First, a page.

Those without valid Indian citizenship or visas are classified as illegal immigrants.[1] Indian law does not classify any illegal immigrant as a refugee. Since India is not a signatory to the 1951 Refugee Convention, the United Nations's principles of non-refoulement and impediment to expulsion do not apply in India.[6][27] Illegal immigrants are subjected to The Foreigners Act (1946), which defines a foreigner as a person who is not a citizen of India.[1] Where the nationality of a person is not evident, the onus of proving whether a person is a foreigner or not lie upon the person himself.[1] Anyone who believes that a foreigner has entered India, or who is the owner or managers of the property where a foreigner resides illegally, must inform the nearest police station within 24 hours of the presence of such foreigner.[1] The Foreigners Act allows the government to detain a foreigner until he is deported back to his own country.[2]

Illegal immigration is a national security issue in politics. It is believed to pose a security threat, especially in sensitive areas like Jammu and West Bengal.[3] The Centre on Monday, an Indian security organisation, has claimed that "some Rohingyas sympathising with many militant group's ideologies may be active in Jammu, Delhi, Hyderabad, and Mewat and can be a potential threat to internal security."[4] Additionally, women and girls are illegally trafficked to India;[28] a common purpose for illegal trafficking is prostitution.[29][5][30]

In 2005, the Illegal Migrants (Determination by Tribunal) Act, passed in 1983, was struck down by the Supreme Court of India, which held that the act "has created the biggest hurdle and is the main impediment or barrier in the identification and deportation of illegal migrants."[31] On 9 August 2012, the Supreme Court heard a public interest litigation petition for the deportation of illegal migrants. In the case, the government of India stated that it does not support any kind of illegal migration either into its territory or illegal immigration of its citizens. The government claims to be only committed to the lawful deportation of illegal Bangladeshi migrants.[32]

Religious refugees[edit]

Afghanistan[edit]

Currently, there are around 8,000 to 11,684 Afghan refugees in India, most of whom are Hindus and Sikhs.[33][34] The Indian government has allowed the United Nations High Commissioner for Refugees (UHNCR) in India to operate a programme for them.[35] In 2015, the Indian government granted citizenship to 4,300 Hindu and Sikh refugees. Most were from Afghanistan, and some were from Pakistan.[36]

Bangladesh[edit]

Some people from East Bengal, mainly Hindus, migrated to West Bengal during the partition of India in 1947. The native population of West Bengal sometimes referred to these refugees as "Bangals". From 1947 to 1961, the percentage of the population of East Bengal that was Hindu decreased from 30% to 19%.[37] On 1991, it was down to 10.5%[38] The percentage further decreased from 2001, where the census recorded it to be 9.2%, to 2008, when it was estimated to be 8%.[39]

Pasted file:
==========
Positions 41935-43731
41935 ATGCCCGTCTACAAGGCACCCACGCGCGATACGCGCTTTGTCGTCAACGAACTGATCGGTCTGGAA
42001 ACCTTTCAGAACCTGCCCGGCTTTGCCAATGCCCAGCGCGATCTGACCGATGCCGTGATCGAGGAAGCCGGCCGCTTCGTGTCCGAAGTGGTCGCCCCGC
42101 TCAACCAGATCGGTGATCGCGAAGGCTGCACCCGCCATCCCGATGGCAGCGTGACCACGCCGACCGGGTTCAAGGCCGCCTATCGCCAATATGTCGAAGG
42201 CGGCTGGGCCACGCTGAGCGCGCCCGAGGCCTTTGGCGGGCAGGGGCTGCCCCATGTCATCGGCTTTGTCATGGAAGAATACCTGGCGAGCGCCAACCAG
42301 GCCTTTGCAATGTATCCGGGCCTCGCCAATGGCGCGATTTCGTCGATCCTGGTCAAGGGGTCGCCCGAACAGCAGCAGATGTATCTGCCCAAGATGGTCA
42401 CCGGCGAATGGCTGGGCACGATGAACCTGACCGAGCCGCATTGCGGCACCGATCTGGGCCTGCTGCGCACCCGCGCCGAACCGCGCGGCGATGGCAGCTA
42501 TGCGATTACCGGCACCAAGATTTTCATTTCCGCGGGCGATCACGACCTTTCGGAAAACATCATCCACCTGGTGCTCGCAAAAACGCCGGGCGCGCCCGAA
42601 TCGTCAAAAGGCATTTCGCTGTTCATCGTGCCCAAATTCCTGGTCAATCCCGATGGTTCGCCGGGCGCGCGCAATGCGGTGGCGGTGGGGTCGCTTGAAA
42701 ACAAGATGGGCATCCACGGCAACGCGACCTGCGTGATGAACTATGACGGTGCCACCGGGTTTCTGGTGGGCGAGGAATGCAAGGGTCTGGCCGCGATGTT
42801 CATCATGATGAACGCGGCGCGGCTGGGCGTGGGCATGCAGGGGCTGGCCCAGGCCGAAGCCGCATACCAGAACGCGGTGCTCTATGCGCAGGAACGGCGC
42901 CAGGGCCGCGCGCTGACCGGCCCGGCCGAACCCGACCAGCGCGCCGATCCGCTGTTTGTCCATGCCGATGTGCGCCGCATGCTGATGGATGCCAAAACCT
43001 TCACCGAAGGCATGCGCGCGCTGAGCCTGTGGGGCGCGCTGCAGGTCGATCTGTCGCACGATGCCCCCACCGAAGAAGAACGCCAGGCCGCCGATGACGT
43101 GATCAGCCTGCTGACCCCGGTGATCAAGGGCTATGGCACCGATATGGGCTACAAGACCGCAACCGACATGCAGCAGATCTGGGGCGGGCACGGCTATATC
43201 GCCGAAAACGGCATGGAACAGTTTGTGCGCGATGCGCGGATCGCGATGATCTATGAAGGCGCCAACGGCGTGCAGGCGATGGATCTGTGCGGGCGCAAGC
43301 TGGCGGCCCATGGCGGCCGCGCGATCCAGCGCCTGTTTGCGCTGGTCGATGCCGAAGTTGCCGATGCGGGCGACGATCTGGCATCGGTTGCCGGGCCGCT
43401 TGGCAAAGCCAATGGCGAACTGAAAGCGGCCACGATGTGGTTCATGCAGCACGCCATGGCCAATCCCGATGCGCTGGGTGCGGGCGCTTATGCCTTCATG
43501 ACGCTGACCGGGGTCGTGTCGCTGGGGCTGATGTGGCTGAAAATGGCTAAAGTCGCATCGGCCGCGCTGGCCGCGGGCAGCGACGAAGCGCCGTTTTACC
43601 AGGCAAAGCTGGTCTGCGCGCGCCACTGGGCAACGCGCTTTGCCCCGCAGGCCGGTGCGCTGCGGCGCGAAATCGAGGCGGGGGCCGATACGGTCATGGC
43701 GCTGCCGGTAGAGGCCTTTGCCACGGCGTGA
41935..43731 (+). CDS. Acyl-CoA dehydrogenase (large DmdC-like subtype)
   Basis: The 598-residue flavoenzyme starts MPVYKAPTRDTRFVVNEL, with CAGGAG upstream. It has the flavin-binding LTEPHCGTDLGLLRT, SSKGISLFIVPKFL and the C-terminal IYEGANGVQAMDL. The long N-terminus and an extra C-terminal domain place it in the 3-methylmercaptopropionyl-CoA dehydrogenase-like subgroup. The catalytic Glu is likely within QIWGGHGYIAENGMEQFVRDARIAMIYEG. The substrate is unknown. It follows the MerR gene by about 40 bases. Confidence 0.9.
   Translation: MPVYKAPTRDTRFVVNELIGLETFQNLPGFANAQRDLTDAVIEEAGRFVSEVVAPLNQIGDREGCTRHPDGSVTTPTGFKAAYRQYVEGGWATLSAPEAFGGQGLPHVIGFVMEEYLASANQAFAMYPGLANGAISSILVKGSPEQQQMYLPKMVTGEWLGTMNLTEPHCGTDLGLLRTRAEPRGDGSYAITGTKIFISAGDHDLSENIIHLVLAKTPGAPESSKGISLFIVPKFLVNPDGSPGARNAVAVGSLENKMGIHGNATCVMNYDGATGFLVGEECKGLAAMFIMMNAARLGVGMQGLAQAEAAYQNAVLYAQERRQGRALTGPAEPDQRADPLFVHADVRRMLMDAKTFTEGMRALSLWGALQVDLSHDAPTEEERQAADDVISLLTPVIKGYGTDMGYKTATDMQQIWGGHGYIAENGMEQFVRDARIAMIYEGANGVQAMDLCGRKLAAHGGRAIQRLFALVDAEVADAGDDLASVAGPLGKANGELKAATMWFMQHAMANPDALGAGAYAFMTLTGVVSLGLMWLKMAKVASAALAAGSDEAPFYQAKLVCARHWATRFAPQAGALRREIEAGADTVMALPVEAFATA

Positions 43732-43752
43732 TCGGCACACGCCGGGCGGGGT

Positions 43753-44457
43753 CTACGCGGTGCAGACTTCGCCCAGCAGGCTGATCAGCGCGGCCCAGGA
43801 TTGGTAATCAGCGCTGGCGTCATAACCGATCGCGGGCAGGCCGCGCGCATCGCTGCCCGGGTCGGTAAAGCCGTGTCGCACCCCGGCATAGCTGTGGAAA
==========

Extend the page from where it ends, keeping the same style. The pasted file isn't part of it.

Chakmas are a Bangladeshi Buddhist community. Chakma immigrants[40] from Bangladesh have settled in the southern part of Mizoram because they were displaced by the construction of the Kaptai Dam on the Karnaphuli River in 1962.[41][42] Because there was no rehabilitation or compensation, they fled from Bangladesh to India.[43]

In 2001, the BBC reported that many Bangladeshi Hindu families had entered India to escape repression in Bangladesh because they were members of minority religious groups.[44][45][46]

Pakistan[edit]

Partition of India[edit]

Following the partition of India, massive population exchanges occurred between the two newly formed nations, spanning several months. Once the borders between India and Pakistan were established, a total of about 14.5 million people migrated from one country to the other, seeking safety from being an adherent to the religion of the majority in their new country. Based on the 1951 census, immediately after the partition 7.226 million Muslims migrated from India to Pakistan, while 7.249 million Hindus and Sikhs moved from Pakistan to India. About 11.2 million migrants crossed the western border, making up 78% of the total migrant population. Most of them travelled through Punjab. 5.3 million Muslims moved from India to West Punjab in Pakistan, and 3.4 million Hindus and Sikhs moved from Pakistan to East Punjab in India. Elsewhere in the west, 1.2 million moved in each direction to and from Sind.[clarification needed] The initial population transfer on the east involved 3.5 million Hindus moving from East Bengal to India and only 0.7 million Muslims moving the other way.[citation needed]

Recent arrivals[edit]

Non-Muslims face constitutional and legal discrimination in Pakistan. Consequently, Hindus and Sikhs from Pakistan have sought asylum in India; many have arrived in the 21st century.[citation needed] There are almost 400 Pakistani Hindu refugees in Indian cities.[47]